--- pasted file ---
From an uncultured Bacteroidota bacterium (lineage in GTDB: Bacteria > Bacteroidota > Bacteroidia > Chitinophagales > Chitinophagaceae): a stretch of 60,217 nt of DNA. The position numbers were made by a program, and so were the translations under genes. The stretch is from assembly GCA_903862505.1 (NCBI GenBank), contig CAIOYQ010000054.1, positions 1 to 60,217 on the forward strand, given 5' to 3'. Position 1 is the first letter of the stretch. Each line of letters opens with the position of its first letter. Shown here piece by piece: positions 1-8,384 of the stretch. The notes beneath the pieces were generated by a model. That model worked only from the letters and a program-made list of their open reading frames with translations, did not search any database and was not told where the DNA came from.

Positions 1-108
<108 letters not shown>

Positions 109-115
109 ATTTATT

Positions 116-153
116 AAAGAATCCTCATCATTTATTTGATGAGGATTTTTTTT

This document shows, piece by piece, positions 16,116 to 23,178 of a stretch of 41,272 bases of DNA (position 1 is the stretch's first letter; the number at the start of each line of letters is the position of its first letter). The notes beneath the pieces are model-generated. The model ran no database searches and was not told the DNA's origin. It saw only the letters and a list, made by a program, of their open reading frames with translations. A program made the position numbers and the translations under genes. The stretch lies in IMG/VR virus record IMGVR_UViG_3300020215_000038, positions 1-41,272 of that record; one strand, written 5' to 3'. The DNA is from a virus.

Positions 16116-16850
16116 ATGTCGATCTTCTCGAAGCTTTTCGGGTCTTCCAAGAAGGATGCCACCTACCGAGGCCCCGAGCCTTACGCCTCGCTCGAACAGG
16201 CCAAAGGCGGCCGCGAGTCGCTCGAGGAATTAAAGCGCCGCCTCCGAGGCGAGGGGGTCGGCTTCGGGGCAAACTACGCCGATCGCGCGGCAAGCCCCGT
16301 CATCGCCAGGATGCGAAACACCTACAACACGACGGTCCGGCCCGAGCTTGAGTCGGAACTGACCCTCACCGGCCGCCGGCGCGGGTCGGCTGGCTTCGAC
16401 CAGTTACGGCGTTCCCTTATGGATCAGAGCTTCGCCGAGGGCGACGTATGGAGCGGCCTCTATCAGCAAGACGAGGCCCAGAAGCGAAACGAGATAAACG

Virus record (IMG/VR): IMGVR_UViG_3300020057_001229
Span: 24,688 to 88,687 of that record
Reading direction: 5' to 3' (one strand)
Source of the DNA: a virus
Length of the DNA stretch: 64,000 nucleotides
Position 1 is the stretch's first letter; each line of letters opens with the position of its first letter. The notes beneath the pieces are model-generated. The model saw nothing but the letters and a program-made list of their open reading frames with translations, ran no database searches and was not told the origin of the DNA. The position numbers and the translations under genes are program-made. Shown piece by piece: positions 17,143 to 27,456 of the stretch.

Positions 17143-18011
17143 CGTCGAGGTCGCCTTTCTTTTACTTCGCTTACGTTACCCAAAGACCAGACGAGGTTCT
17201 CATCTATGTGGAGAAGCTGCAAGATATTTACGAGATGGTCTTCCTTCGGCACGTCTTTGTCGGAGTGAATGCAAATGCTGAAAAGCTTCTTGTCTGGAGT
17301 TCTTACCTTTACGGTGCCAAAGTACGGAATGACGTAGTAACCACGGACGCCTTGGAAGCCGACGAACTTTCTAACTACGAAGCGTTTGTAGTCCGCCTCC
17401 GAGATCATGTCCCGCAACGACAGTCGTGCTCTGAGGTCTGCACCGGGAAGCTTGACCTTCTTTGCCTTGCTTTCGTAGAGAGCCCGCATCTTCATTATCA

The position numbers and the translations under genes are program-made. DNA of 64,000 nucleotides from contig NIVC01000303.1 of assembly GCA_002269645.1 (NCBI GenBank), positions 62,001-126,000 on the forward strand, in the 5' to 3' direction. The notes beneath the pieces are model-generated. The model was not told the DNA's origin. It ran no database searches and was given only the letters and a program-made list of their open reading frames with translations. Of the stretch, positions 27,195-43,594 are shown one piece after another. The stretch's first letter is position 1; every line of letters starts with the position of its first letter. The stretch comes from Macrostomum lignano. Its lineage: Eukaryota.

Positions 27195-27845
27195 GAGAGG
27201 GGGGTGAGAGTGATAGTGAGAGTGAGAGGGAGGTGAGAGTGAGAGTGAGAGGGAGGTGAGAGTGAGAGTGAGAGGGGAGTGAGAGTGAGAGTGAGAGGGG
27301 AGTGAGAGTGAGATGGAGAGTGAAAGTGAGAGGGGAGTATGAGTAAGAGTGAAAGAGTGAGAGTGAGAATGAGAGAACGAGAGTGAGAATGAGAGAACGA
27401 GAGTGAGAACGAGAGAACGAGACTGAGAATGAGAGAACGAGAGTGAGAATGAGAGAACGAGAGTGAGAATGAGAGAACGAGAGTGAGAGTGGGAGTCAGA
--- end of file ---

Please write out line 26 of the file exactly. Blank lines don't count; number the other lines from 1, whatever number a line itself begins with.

Positions 27195-27845